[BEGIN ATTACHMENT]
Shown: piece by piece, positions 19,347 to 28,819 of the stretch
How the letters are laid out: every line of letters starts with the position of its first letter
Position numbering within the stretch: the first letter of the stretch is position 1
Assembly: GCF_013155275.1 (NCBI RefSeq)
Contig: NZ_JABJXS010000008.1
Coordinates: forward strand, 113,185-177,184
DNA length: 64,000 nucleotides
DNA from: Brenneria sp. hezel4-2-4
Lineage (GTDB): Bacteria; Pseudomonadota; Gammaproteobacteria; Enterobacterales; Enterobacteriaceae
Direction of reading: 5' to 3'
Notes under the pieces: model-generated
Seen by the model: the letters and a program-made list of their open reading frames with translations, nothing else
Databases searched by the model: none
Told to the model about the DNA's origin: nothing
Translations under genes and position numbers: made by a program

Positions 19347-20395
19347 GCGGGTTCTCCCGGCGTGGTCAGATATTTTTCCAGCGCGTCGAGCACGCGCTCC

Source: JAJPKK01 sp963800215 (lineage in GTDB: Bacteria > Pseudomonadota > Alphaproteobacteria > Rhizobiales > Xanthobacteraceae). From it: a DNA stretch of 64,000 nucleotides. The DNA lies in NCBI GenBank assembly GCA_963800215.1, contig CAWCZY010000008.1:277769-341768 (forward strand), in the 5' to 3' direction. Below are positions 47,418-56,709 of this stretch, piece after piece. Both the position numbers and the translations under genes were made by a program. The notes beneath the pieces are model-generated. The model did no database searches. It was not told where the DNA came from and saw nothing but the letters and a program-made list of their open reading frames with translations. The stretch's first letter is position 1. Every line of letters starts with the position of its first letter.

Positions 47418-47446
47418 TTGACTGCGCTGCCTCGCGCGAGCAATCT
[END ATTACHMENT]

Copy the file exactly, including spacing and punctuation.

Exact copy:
Shown: piece by piece, positions 19,347 to 28,819 of the stretch
How the letters are laid out: every line of letters starts with the position of its first letter
Position numbering within the stretch: the first letter of the stretch is position 1
Assembly: GCF_013155275.1 (NCBI RefSeq)
Contig: NZ_JABJXS010000008.1
Coordinates: forward strand, 113,185-177,184
DNA length: 64,000 nucleotides
DNA from: Brenneria sp. hezel4-2-4
Lineage (GTDB): Bacteria; Pseudomonadota; Gammaproteobacteria; Enterobacterales; Enterobacteriaceae
Direction of reading: 5' to 3'
Notes under the pieces: model-generated
Seen by the model: the letters and a program-made list of their open reading frames with translations, nothing else
Databases searched by the model: none
Told to the model about the DNA's origin: nothing
Translations under genes and position numbers: made by a program

Positions 19347-20395
19347 GCGGGTTCTCCCGGCGTGGTCAGATATTTTTCCAGCGCGTCGAGCACGCGCTCC

Source: JAJPKK01 sp963800215 (lineage in GTDB: Bacteria > Pseudomonadota > Alphaproteobacteria > Rhizobiales > Xanthobacteraceae). From it: a DNA stretch of 64,000 nucleotides. The DNA lies in NCBI GenBank assembly GCA_963800215.1, contig CAWCZY010000008.1:277769-341768 (forward strand), in the 5' to 3' direction. Below are positions 47,418-56,709 of this stretch, piece after piece. Both the position numbers and the translations under genes were made by a program. The notes beneath the pieces are model-generated. The model did no database searches. It was not told where the DNA came from and saw nothing but the letters and a program-made list of their open reading frames with translations. The stretch's first letter is position 1. Every line of letters starts with the position of its first letter.

Positions 47418-47446
47418 TTGACTGCGCTGCCTCGCGCGAGCAATCT